However, you’re the best judge of your relationship with your friend or loved one, so perhaps they’d appreciate this sentiment over something more serious. 

4. “I hope this doesn’t upset you with me saying this, but I think about you and your family every day. I really hope you all are doing OK.”

Telling someone, or rather, a group of people that you’re thinking of them often and that you hope they’re doing well about covers it all. 

By saying you hope to not upset them, too, also opens the door for them to be honest with you. 

5. “Let the rest of your family know I’m sending my love. You guys are so strong, and you’ll get through this.”

You should never feel in the wrong to send some love and to remind others how strong you think they are. It’s often at our weakest points, too, that we can benefit from this sort of reminder. 

6. “If you or your family need anything at all, I’m here for y’all. It’s the least I can do for all the times y’all were there for me.”

Reminding others that you want to be there for them as they were there for you is important. Some people have a hard time asking for help. However, if you remind them that you’re simply returning the favor, they may have a much easier time doing so.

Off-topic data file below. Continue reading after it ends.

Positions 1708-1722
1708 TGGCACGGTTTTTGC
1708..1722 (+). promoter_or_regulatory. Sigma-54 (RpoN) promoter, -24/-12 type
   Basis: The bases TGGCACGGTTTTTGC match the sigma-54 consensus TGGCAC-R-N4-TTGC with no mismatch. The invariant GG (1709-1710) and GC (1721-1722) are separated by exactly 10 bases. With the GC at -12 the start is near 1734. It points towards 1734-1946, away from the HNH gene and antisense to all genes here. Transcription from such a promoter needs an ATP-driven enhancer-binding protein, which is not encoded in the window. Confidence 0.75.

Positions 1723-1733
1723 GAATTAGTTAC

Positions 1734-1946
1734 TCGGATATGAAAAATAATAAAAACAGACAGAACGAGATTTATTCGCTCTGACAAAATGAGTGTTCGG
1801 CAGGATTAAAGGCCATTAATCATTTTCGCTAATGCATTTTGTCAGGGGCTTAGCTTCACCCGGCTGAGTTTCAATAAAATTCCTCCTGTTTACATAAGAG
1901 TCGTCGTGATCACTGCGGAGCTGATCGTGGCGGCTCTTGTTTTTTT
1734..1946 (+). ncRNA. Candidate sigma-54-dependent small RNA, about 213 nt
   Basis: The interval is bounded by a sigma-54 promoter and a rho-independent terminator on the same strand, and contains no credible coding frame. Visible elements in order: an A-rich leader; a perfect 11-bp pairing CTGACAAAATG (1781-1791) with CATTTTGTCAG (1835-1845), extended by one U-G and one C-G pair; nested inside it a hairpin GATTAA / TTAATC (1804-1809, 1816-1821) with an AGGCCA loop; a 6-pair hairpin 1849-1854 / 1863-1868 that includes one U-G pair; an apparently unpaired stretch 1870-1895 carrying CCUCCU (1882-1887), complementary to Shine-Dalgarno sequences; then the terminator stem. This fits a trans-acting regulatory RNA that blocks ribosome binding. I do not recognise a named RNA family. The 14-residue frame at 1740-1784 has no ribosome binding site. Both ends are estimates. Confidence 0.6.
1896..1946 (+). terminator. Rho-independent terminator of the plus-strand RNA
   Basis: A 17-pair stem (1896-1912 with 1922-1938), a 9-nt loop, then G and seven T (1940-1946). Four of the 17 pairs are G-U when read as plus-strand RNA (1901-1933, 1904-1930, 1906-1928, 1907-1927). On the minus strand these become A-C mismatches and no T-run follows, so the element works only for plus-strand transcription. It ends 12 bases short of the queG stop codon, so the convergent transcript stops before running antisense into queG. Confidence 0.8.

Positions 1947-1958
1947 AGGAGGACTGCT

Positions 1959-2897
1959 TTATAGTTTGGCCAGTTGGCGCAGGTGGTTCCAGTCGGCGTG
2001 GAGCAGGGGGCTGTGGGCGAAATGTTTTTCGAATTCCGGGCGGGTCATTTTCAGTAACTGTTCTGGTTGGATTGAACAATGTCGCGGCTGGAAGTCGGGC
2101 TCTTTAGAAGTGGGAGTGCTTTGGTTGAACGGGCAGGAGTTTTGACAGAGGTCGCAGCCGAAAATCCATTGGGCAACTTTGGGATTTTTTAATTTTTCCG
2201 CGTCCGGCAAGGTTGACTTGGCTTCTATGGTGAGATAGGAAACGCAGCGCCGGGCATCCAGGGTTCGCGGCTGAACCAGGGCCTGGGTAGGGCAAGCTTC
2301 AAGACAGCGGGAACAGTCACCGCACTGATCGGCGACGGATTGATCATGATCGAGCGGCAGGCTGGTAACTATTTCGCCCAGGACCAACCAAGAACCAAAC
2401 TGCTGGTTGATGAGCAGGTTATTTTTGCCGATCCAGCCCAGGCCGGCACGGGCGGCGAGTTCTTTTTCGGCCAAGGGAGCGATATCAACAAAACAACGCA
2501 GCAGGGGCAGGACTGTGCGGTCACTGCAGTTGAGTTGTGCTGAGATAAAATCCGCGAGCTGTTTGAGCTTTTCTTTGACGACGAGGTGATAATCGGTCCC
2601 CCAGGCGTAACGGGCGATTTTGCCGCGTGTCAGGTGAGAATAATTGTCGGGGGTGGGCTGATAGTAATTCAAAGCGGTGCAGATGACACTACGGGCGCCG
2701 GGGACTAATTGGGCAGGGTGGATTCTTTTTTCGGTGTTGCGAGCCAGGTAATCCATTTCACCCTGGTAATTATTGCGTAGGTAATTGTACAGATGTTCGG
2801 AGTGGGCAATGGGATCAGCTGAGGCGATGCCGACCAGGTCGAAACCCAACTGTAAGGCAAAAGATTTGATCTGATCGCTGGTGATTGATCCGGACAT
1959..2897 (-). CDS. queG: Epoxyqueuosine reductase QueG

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How to Say ‘I’m Praying for You’ to a Loved One

Example of how to say "I'm praying for you" to a loved one over an image of flowers

Showing up for our loved ones is important, but it can often be one of the most difficult obligations we have. You may have an easier time talking to strangers than you do talking to loved ones at times. 

And that’s totally OK. When trying to comfort a loved one, it’s important to express that you’re there for him or her, and not stress so much about the exact words you choose. 

7. “I love you, and I’ve been thinking about how to help you work through this. I’m always here to talk.”

Extending your help is often the best way to show that you care about someone. And, letting your loved one know that you’re simply there to talk, too, isn’t a bad idea. It’s a “low-pressure” way of checking in and opening the door, especially if you don’t talk to this person very often. 

8. “You mean the world to me, you know that, right? I hate to see you hurting. I hope you’ll find peace soon.”

Expressing your hope that your loved one finds peace is important. After all, peace may feel like the furthest thing for them. Hearing that someone is thinking of them in this way expresses the same sentiment that prayer does without saying so.